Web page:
Computer users in many fields are turning to multiple monitors to improve their productivity, and Microsoft’s upgrade to Windows 8.1 offers several improvements to help them get the most out of their displays. These include better support for high-resolution monitors and improved handing of mixed Metro and desktop apps on multiple screens.

Better Support for High-Resolution Monitors

One big improvement provides a better experience using very high-resolution displays such as the increasingly popular (and affordable) 4k monitors. These monitors have twice the number of pixels in each direction and four times more overall than monitors that follow the popular 1080p standard. However, this can present a problem. If the physical screen size stays the same while the number of pixels doubles in each direction, the density of the pixels in a measured space on the screen (expressed in dots per inch or DPI) also doubles, making everything displayed on the screen look twice as small. For example, text displayed on a 27-inch 4k monitor will be half the size of the same text displayed on a 27-inch 1080p screen.

The effect can be seen even in the difference between a laptop LCD screen and a larger monitor, as seen in the photo below.

Splitting a window between screens of different resolutions shows potential sizing problems

Windows 8 lets you make items look bigger on all displays by setting a percentage called “scaling.” This worked great for increasing text size for easier viewing when all the monitors were similar in size and resolution, but did not solve the problem of varying sizes when mixing an ultra-high resolution screen with an ordinary one—a scenario that is becoming more common as prices on ultra-high resolutions continue to fall. Setting a scaling value that made things look good on one screen caused them to shrink or grow on other screens, so that the sizes were still different. What was needed was a setting that could adjust each screen’s scaling individually to an appropriate size.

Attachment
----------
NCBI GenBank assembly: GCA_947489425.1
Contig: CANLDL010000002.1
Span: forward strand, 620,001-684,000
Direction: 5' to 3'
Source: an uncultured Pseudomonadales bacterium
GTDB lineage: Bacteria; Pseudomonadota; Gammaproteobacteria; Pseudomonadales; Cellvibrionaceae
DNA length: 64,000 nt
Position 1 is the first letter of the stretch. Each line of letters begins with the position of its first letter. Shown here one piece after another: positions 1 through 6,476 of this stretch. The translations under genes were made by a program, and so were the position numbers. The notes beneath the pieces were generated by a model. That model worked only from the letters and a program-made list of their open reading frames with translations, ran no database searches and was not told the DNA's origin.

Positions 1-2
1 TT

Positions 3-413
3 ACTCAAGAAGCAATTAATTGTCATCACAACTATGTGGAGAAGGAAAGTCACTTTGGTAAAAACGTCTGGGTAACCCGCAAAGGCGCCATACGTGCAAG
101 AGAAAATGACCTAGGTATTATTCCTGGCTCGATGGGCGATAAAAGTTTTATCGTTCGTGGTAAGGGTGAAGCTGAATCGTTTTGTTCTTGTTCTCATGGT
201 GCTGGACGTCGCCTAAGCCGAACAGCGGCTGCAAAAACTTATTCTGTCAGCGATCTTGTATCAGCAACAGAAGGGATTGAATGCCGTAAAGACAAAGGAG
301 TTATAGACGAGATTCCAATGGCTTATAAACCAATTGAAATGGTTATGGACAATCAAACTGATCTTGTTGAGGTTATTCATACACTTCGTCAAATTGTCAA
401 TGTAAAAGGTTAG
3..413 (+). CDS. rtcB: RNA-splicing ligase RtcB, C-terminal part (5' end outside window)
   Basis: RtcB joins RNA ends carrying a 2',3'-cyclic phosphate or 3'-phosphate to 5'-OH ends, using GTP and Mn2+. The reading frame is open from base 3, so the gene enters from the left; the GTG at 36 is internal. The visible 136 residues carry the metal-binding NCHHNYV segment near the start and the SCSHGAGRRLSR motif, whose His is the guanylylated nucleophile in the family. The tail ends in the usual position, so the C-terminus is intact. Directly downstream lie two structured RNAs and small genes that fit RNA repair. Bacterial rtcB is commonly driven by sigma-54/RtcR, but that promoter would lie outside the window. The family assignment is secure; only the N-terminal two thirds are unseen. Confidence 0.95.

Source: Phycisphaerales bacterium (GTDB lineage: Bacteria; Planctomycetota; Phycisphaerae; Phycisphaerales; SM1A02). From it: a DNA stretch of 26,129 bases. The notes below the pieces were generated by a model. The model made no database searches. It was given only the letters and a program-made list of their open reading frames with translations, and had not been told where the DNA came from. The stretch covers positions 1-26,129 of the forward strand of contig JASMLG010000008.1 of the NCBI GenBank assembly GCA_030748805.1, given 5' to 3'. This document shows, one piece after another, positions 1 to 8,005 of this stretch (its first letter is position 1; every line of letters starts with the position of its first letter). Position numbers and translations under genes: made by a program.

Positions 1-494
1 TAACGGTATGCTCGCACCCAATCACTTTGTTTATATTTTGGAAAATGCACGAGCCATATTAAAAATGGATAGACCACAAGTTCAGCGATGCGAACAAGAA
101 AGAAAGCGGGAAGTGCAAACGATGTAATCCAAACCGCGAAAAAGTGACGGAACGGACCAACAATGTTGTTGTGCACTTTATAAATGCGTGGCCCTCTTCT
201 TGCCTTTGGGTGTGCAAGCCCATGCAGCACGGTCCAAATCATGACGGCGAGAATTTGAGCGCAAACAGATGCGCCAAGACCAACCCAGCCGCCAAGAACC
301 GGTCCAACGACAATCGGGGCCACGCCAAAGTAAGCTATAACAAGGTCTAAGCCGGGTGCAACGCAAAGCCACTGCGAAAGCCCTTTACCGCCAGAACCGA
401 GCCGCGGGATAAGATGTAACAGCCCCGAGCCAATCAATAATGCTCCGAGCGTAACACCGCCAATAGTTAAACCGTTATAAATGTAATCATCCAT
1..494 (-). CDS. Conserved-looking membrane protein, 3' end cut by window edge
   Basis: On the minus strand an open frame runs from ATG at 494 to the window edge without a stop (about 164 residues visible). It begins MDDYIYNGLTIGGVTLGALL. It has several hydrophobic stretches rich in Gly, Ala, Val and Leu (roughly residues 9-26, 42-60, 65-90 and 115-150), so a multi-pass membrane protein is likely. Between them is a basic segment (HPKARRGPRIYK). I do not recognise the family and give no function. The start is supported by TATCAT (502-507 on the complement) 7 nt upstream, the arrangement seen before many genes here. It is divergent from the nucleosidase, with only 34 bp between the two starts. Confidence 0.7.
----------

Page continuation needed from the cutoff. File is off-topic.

The Windows 8.1 now offers an advance in this direction. Opening the display settings in the Control Panel (click Appearance and Personalization, then Display) displays a window where users can select “Smaller” or “Larger” instead of a percentage value. The operating system then interprets this for each monitor, selecting a unique percentage value tailored to that display. You can turn this feature on by unchecking the box next to “Let me choose one scaling level for all my displays.” If you decide disable individual scaling by leaving this setting checked, Windows 8.1 gives you a higher maximum setting of 200 percent. The top setting in Windows 8 was 150 percent.

Display settings window on Windows 8.1

As implemented in Windows 8.1, per-monitor scaling appears to be an advance, however, and not a final answer. Our testing seems to indicate that Windows does not necessarily consider the physical size of the monitor. This means the same items can still look larger on a 39-inch 4k monitor than a 27-inch 4k monitor. Ideally, Windows would use the resolution and physical size of the screen to calculate a DPI value for each display, and use that to determine the percentage for that screen. More information about this update is available from a Microsoft blog post here.

Combining Metro Apps and Desktop Apps on Multiple Screens

In Windows 8, only one Metro app could run on any screen. Windows 8.1 allows you to divide higher resolution monitors into up to three panes, mixing and matching Metro apps and Desktop screens in various combinations, as shown below. However, only one instance of each Metro app can run at a time, regardless of which screen it is on.

Two monitors displaying different multi-pane setups

Desktop apps can be moved from one pane of the desktop to another, just as though the panes were connected to each each, magically passing behind any Metro apps that are in the way. The keyboard shortcuts introduced in Windows 8 continue to work in Windows 8.1

Although veteran Windows desktop users will likely continue using their familiar desktop equivalents to the Metro apps, the better integration of Metro and the desktop in Windows 8.1 is a considerable improvement over Windows 8, presenting a working environment that seems less geared towards tablet users and more embracing of Windows users who continue to work on their desktop computers.

Plugable sells a variety of docking stations and USB display adapters that empower users to add multiple displays. These new Windows 8.1 improvements can make the multiple monitor experience better while overcoming many of the limitations of Windows 8.

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